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This week, Holliswood Hospital plans to begin laying off almost 400 employees after failing to secure working capital financing to avoid closure.

Sad as this is, the announcement is just the latest in a litany of closed hospitals in Queens in recent years. In 2002, Queens had 14 acute care hospitals. Now, Holliswood follows Peninsula, St. John’s Queens, Mary Immaculate, Parkway and St. Joseph’s.

From western Queens to the Rockaway peninsula, many of our borough residents are in danger of not being able to reach a nearby hospital when threatened by medical emergencies where time is critical. These closings came in a borough that was already underbedded and underserved across a wide spectrum of medical services. Six years ago, I released a report, “A Vision for a Comprehensive and Sustainable Healthcare Delivery System in Queens,” that called for new hospitals in western Queens and on the Rockaway peninsula.

Yet today, hospitals continue to close their doors and the remaining ones  have no ability to cope with a surge in patient census brought on by a natural disaster like Sandy or another outbreak like swine flu, which several years ago forced Jamaica and Queens Hospital Center to set up triage areas in vehicles and tents.

A recent public report showed that in 2009, healthcare spending in the U.S. averaged more than $6,800 per person, although there were wide variances among the different states.

Here in Queens, our hospitals are doing the best they can as they cope on a daily basis with a smorgasbord of problems that include deep cuts in Medicaid subsidies, low insurance reimbursement rates, “right-sizing” their institutions as they work with State health officials to perhaps increase the number of their medical/surgical beds, or add tertiary care services, such as cardiac cath labs, cancer programs and diagnostic capabilities with new state-of-the-art equipment.

The problem is so severe that as your borough president, I felt compelled to provide $15 million in capital funding from my budget to purchase sophisticated medical equipment for our hospitals. This comes at a time when more and more patients use hospital emergency rooms as neighborhood doctors.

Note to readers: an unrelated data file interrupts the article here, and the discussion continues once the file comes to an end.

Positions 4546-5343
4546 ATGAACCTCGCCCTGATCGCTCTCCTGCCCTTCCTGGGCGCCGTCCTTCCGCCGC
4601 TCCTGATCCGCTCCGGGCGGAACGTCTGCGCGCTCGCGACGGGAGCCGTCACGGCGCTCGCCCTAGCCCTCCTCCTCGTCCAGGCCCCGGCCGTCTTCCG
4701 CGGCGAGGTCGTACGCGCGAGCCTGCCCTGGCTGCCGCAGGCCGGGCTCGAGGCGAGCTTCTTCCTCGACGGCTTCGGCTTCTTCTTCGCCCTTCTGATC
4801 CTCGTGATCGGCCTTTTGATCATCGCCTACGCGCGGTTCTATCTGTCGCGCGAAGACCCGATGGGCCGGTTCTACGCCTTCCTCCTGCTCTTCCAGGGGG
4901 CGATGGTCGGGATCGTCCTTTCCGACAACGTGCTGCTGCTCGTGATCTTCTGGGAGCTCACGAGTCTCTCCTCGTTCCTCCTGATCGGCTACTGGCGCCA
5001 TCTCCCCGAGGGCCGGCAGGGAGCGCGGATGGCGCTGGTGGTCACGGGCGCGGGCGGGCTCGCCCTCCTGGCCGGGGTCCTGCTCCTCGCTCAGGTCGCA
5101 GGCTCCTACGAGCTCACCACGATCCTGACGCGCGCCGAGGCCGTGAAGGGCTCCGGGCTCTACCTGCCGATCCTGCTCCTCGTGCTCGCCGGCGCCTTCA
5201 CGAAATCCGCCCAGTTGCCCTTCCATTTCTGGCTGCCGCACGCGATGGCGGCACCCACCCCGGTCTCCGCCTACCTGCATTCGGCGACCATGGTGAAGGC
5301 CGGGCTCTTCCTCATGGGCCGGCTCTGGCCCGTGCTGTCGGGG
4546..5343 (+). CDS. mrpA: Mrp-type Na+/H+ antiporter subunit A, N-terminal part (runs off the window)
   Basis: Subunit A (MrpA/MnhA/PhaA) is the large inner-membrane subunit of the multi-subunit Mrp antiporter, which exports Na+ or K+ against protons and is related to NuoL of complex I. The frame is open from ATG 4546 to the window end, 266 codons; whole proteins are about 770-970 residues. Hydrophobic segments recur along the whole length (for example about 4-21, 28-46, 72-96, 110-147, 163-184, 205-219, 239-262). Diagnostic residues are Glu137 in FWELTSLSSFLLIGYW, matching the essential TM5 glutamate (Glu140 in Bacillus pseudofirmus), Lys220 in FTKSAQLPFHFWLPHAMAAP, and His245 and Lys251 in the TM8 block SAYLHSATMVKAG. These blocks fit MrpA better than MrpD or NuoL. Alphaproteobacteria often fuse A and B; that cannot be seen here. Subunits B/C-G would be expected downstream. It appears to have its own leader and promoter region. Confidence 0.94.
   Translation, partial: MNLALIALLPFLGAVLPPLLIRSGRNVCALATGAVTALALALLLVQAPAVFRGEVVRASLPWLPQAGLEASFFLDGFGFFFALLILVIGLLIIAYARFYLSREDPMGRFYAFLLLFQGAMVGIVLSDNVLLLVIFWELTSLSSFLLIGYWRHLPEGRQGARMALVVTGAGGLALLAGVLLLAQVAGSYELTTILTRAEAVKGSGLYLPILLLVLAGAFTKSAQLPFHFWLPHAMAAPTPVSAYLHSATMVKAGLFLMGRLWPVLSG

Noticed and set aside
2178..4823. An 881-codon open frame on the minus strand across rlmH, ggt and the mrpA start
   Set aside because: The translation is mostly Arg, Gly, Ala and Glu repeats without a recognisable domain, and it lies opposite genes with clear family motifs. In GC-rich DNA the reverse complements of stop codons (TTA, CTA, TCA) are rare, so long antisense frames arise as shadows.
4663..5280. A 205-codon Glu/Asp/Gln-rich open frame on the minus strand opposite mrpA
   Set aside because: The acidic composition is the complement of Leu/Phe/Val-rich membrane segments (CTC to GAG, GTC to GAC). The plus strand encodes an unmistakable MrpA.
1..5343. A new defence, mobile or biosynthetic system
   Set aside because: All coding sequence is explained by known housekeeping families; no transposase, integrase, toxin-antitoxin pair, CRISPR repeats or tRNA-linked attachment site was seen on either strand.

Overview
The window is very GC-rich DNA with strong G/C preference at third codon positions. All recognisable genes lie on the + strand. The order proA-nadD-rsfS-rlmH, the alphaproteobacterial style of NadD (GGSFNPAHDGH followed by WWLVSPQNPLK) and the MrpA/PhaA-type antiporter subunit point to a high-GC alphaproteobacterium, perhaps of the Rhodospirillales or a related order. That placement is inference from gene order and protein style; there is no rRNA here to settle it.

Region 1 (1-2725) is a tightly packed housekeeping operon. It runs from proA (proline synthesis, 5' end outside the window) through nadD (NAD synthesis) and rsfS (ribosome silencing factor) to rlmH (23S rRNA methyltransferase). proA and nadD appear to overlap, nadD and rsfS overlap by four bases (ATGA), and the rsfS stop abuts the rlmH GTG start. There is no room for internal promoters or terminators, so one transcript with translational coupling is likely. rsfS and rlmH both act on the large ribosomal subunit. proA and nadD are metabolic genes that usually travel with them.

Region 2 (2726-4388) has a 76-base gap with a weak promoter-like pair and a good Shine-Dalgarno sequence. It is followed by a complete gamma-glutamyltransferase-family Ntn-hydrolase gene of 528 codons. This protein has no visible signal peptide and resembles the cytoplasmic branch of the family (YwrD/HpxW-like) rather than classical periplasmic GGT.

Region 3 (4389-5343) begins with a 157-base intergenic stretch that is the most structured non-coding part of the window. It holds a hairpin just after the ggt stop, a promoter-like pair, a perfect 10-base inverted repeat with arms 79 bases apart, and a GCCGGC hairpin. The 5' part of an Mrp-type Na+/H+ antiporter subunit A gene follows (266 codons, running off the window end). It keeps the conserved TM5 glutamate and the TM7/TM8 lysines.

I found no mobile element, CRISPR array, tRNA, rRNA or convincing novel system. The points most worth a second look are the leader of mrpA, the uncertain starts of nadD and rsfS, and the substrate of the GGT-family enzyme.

At a public hearing in February, Queens Hospital Center alone had a wish list of $4.7 million in capital funding. This one hospital had more than 104, 450 Emergency Room visits from July 2011 to the end of June 2012.

During the remaining months of my term as borough president, I will continue to work with our healthcare providers, the State Department of Health and Governor Andrew Cuomo in a combined effort to provide accessibility to healthcare. On the Rockaway peninsula, St. John’s Episcopal is the only acute care hospital on a stretch of New York City with limited access and thousands of vulnerable residents in nursing homes, group homes and senior citizen housing.

On the upside, we have seen our remaining hospitals add new services and expand existing ones. We have seen major expansions in orthopedics and cardiac and cancer care. We have also seen the growth and development of community-based primary and Urgent Care Centers in Queens. This is driven in part by the development of Managed Long Term Care (MLTC) companies, established through the recent Medicaid redesign efforts of New York State and the full implementation of the federal Affordable Care Act in 2014. The intent and goal is to reduce overcrowding in emergency rooms and provide people with a “medical home” where they can access primary care for all members of the family. Let’s ensure a good outcome that puts our collective feet on the road to recovery.




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